Let’s Make this Fable the True Story of Our Time!

What can each of us do to make this the reality? Let’s value people and our planet over profits. Let’s nourish our full humanity. Let’s work to end greed and oppression. Let’s interrupt ideas of better than and less than. Let’s teach for lasting change. Let’s consume less. Let’s…

Valuing Relationships: Real, Virtual, at School and Online

With schools closed, we’re offering “preschool in place.” This includes daily virtual connections with small groups of children using Zoom. When we first started, K’s mom said he was hesitant to participate. I encouraged her to help him give it a try. K quickly became invested in seeing his friends and engaging in all the activities. He’s become an enthusiastic contributor to the group–animatedly greeting each person by name at the beginning of our group, zestfully joining every activity, and lovingly saying goodbye to each participant before we log off.  

At the beginning of class, children often share what they’ve been doing since our last online classroom. This is an opportunity to reconnect, affirm each child’s experience, notice common themes, and share ideas that families might opt to do at their own houses. When it is K’s turn, his face lights up. He boasts, “We got sand. LOTS and lots of it! We took our wagon and walked all the way there. Then we loaded it up with our shovels. And then I pulled the wagon all the way home.”

K’s describes an adventure beyond what I fully understand. Then it clicks. From our home visit a year and a half ago, I know K lives close to Mount Scott Fuel. I ask, “Oh, did you get it at Mt Scott Fuel?”

“Yes! And there were giant trucks there too! It was a lot of work and really fun.” K’s pride and joy is intoxicating. I want to jump right through the computer screen to be next to him. I want to hang out and play and joke and dig in his sand box together.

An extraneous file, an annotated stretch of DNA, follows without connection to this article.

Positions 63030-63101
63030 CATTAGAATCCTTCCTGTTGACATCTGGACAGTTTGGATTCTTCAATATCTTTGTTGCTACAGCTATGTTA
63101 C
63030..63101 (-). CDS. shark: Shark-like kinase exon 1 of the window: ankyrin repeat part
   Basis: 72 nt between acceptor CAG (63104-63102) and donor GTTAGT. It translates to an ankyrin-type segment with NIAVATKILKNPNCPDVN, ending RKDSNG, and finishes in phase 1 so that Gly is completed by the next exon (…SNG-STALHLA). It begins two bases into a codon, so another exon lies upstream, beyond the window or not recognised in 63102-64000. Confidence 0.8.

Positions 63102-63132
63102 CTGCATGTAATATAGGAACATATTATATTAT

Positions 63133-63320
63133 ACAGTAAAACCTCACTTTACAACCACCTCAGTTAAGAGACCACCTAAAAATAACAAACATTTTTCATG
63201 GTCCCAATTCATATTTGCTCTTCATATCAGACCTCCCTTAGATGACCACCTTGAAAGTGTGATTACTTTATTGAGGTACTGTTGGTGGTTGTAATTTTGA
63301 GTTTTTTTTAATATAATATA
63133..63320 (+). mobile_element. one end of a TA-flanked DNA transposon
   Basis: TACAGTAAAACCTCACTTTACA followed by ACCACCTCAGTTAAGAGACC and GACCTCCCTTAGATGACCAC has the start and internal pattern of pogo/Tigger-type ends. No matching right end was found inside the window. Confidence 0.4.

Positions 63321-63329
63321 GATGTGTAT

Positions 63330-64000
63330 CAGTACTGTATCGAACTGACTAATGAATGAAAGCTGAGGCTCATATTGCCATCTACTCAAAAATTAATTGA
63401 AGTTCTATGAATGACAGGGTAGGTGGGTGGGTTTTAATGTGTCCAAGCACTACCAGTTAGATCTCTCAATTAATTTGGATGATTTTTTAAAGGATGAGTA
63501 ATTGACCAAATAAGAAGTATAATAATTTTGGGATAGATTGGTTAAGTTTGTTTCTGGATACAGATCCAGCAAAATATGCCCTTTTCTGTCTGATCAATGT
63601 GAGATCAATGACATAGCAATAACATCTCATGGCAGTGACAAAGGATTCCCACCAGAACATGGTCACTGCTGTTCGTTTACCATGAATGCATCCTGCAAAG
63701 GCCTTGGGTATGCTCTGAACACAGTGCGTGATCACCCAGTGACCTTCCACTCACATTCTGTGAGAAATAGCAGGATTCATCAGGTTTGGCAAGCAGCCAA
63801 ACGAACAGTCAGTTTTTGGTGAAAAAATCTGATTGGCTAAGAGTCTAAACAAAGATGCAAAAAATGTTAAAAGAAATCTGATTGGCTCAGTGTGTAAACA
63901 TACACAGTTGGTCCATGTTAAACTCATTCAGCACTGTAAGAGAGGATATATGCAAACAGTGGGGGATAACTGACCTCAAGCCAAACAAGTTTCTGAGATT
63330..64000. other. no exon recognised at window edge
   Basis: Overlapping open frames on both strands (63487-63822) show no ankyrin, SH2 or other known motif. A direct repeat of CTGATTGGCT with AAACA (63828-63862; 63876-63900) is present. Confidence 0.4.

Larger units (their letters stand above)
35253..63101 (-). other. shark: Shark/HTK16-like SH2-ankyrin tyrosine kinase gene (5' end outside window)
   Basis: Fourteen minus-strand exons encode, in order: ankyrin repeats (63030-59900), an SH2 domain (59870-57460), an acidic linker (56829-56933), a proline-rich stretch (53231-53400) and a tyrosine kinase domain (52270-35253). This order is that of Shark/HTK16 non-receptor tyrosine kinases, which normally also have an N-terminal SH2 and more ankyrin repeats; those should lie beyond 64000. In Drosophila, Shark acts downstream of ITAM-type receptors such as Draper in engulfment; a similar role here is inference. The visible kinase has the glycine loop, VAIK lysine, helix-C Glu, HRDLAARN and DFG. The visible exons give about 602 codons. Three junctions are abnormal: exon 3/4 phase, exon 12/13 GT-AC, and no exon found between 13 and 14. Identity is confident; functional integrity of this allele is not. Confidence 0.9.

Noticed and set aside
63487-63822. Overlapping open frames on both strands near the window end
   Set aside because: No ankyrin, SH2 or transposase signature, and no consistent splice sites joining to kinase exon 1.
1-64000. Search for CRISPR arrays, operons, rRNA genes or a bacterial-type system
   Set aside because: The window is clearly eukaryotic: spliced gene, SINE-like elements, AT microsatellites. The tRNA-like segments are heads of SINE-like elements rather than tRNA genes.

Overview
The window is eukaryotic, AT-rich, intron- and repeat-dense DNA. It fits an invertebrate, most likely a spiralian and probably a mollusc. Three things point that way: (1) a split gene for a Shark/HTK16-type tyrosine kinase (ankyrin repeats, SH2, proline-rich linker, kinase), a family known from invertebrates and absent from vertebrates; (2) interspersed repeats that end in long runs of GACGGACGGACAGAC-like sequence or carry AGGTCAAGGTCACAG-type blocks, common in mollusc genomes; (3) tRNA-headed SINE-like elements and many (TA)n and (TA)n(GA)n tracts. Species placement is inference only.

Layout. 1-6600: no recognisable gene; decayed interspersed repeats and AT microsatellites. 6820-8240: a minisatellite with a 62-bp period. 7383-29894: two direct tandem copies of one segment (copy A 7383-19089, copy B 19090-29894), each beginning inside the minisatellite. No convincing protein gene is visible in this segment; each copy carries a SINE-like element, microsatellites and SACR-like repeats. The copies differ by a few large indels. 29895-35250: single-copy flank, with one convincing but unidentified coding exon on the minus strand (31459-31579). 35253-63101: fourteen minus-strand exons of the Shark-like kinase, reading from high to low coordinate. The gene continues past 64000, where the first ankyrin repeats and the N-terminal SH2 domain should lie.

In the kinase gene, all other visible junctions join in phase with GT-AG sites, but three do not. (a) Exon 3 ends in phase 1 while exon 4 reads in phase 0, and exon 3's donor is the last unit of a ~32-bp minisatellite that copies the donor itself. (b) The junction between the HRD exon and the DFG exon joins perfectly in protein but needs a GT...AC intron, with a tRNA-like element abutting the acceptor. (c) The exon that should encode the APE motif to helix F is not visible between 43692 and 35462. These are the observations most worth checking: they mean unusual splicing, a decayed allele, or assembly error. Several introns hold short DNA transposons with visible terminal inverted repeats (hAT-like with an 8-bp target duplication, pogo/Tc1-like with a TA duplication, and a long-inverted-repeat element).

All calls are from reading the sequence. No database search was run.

Here’s a glimpse of everyday outdoor play before this extended pause of retreating to our homes became the new norm.


K dashes across the play yard to match the red/rojo strip for our collaborative rainbow scavenger hunt.

K and his buddies hole up under the climber during hide and seek.


K & S punching holes in leaves to make necklaces.


K and J fill a digging machine.

And here’s HFP’s bustling sandbox.


“Preschool in Place” is clearly a far second to the rich and varied offerings of preschool together. And while I grieve the ways I cannot offer the fullness of what I’d like to offer these young friends, I find great comfort in noticing that K has already internalized the fundamental values of HFP –thanks to his loving family and our nearly two years together. We witness this success in K’s heartfelt fervor as he greets each of his classmates and teachers by name– at the beginning of each and every Zoom group, and then again as he says goodbye at the end of group.  K clearly values human connections and invests in relationships. And while we’re apart, K and his brother get to dig in their home sandbox –a rich sensory experience reminiscent of HFP’s glorious sandbox.